In other words, we are faced with a manifest contradiction between the hyped defense of Human Rights on the part of the “West’’, with all the rhetorical and ideological apparatus that accompanies them, and the violation of them by the “West’’ (the use of quotation marks around words such as ‘West’ or ‘Asia’ proves their heuristic inadequacy; we use the marks to cast a light on this point, aware that they are likely to essentialize today’s highly complex and not at all monolithic reality: see Tedesco 2009).Recent evidence of this hypocrisy is the media campaign (widely shared by highly civilized Europe) to save Sakineh Mohammadi Ashtiani from condemnation to death by stoning. The implicit content being that the death penalty is unlawful only if it is imposed in a manner ‘bloody ‘and’ barbaric’ (as if it was not per se cruel and barbaric when imposed by lethal injection of sodium pentothal—of Italian production). Europe has certainly not been mobilized with the same fervor against the death penalty in the United States or China, and the same can be said of the dozens of Hollywood stars or politicians (including Ed Miliband and Bernand Kouchner—the latter was the first ‘theorist’ of the ‘humanitarian war’ after the fall of Berlin Wall) that have never signed a petition against the death penalty in the United States. Let’s try to think what would happen to the mobilization of these champions if the Iranian authorities were to replace being stoned to death to lethal injection. Perhaps then critics would find nothing to complain about.

Yet criticisms similar to those of which we have just given cognizance are charged against the “West’’ by non-Western countries, primarily the Asian states and China. There is therefore a unique closeness between the critics of the ‘Western’ ideology of Human Rights and its ‘Oriental’ critics. But how are things really? And who is right?

First, with reference to the problem of war, it is necessary, at the minimum, to account for the reflection of Mencius, who supported the idea of a war that would today be called ‘humanitarian’ (made for peace and humanity).With that in retrospect it seems a sinister irony, he called such an event a ‘punitive expedition’. Mencius suggested that one of the requirements, absent in the Christian theological reflection on bellum justum, was the ‘consensus of the world’ (Tedesco, 2009, p. 55).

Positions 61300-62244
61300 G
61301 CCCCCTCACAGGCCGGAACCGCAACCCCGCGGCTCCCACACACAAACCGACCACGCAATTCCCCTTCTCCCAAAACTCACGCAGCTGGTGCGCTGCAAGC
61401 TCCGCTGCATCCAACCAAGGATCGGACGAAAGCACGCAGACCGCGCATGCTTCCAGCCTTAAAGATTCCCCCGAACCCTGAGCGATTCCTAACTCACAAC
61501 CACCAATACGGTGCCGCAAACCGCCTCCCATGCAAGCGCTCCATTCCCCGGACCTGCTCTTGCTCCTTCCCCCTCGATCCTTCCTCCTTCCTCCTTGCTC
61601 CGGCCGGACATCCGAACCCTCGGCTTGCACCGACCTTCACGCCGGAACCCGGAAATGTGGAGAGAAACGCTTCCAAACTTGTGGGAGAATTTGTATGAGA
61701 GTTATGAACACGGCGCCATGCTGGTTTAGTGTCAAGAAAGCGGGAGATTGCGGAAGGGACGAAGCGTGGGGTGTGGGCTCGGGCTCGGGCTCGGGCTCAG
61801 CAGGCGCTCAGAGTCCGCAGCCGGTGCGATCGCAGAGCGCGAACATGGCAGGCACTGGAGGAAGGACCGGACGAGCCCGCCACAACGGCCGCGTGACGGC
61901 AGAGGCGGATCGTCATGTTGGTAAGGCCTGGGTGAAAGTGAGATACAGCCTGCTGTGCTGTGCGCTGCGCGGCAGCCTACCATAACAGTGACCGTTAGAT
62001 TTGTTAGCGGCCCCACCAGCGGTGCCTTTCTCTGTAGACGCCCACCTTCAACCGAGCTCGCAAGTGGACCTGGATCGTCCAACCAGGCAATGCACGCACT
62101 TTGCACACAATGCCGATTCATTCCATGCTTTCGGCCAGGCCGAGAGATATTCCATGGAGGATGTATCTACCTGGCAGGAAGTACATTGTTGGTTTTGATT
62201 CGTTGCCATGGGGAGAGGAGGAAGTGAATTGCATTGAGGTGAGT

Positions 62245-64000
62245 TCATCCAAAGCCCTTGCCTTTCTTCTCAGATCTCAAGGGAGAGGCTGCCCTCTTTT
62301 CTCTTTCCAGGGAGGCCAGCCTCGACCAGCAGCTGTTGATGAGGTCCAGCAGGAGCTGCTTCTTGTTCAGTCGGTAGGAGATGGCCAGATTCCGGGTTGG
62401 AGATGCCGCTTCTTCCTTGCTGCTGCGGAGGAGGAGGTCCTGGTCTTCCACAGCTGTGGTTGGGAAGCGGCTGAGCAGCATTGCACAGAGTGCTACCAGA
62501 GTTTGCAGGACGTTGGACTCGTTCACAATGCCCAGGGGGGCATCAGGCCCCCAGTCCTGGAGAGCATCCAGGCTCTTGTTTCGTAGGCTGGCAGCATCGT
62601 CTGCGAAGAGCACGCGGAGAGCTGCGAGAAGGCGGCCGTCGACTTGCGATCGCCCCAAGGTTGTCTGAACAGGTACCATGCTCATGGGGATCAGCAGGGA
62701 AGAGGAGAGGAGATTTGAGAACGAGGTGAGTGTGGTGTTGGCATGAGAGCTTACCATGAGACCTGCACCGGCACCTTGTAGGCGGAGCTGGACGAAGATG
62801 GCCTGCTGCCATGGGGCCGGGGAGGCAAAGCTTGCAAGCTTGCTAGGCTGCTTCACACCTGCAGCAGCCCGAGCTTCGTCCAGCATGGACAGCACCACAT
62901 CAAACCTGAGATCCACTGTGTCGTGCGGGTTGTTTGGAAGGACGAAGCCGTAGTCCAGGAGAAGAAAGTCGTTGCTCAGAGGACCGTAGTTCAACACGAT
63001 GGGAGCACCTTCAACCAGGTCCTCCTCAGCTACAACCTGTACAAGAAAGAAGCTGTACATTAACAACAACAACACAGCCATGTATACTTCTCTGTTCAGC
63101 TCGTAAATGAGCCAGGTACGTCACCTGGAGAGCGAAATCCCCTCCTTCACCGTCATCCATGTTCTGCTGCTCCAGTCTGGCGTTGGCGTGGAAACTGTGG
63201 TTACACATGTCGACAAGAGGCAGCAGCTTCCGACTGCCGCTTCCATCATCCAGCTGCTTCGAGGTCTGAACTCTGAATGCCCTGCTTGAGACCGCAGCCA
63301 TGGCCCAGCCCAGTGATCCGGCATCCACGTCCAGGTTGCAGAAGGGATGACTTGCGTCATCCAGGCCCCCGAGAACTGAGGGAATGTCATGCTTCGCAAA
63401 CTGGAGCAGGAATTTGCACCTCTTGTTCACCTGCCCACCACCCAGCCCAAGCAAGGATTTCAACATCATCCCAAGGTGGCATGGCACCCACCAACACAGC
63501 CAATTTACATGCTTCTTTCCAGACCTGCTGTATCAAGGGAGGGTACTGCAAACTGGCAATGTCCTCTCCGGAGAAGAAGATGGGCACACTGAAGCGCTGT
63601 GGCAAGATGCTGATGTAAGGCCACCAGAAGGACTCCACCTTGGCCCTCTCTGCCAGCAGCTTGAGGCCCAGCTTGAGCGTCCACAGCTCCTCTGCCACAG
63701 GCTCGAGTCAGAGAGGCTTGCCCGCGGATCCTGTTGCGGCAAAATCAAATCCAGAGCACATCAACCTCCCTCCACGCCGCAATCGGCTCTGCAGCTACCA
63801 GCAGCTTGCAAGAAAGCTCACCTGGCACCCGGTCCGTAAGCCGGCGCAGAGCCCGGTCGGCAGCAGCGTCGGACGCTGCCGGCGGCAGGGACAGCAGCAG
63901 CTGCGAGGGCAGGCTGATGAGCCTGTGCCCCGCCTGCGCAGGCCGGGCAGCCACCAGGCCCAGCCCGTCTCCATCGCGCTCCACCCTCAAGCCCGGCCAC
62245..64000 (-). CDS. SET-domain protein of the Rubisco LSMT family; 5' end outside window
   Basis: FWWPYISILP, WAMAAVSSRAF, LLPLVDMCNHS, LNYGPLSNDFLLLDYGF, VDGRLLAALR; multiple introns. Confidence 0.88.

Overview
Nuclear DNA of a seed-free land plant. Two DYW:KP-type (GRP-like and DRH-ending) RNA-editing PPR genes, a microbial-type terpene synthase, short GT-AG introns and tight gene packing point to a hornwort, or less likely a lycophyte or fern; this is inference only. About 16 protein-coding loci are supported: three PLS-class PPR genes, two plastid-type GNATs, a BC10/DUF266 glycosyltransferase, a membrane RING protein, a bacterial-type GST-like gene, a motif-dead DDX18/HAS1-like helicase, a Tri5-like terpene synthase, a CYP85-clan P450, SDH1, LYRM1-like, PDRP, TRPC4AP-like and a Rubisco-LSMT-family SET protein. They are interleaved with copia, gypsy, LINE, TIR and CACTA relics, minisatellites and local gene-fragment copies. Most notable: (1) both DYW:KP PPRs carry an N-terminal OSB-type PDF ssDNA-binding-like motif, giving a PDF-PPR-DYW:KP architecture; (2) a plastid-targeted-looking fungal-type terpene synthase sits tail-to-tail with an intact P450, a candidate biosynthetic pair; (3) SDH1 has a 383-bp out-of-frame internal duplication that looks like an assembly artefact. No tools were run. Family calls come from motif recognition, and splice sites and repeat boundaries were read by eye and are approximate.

But this is certainly not enough for making current the idea that China wields a soft power similar to the power of attraction which Europe exerts on the Eastern European countries of the former Soviet Bloc in the orbit of rights. Albeit a target of criticism, the Statute of the International Criminal Court has not been ratified by China (nor by the United States, nor Russia) which therefore believes it is avoiding international criminal jurisdiction on the cases of war crimes, crimes against humanity, genocide and aggression. It comes not only from this, of course (especially because, we repeat, the ICC is not free from-founded critical comments that we can not mention here: see Tedesco 2009, p. 4, 99). Neither is it to justify China’s position on the theme of Human Rights, the thesis that they are used, in the manner that was employed with the Socialist States at the time of the Cold War, as the tools of ‘accusers’. On the part of the supporters of ‘Asian values’, Human Rights (in particular Civil and Political rights) are being turned by the West into an insult against Asia. Used to detect their failure of these countries to respect Human Rights, while the West forgets the violations of those same rights in the States to which it is politically aligned.

Yet in China, Liu is in prison, sentenced to 11 years, because he wrote a political document in which the content contains nothing seditious or subversive in the eyes of a ‘Western.’ Charter 08 recalls the values of the rule of law as well as Europe has seen birth and development, of the rule of law in spite of its contradictions (not thelast, colonialism). Is this enough to justify a punishment so severe? It is enough for us to say, even after a massive andhealing relativistic effort to criticize Western missionary pretentions to civilize other nationsthat the censorship against Liu is not horrifying, that it is acceptable?

It seems not. On the contrary, it appears that the empty throne of Liu can be a warning not only for China but also for all the countries of the “West” that have given rise to a progressive abdication of the values of a glorious (though, again, full of contradictions which are liable to vitiate it from the foundations) legal tradition. The empty throne is also a critique of the West to the extent that it, abdicating the rule of law and habeas corpus, is denying itself (or pursues it ultimate fulfillment).

 

 

Agamben, Giorgio (2009), Il Regno e la Gloria, Bollati Boringhieri, Torino.

Charter 08 (2008), http://www.charter08.com/

Tedesco, Francescomaria (2009), Diritti umani e relativismo (Human Rights and Relativism), Laterza, Roma-Bari.

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[*] This essay has been published in: Anna Loretoni, Jérôme Pauchard, Alberto Pirni (eds), Questioning Universalism. Western and New Confucian Conceptions, ETS, Pisa 2013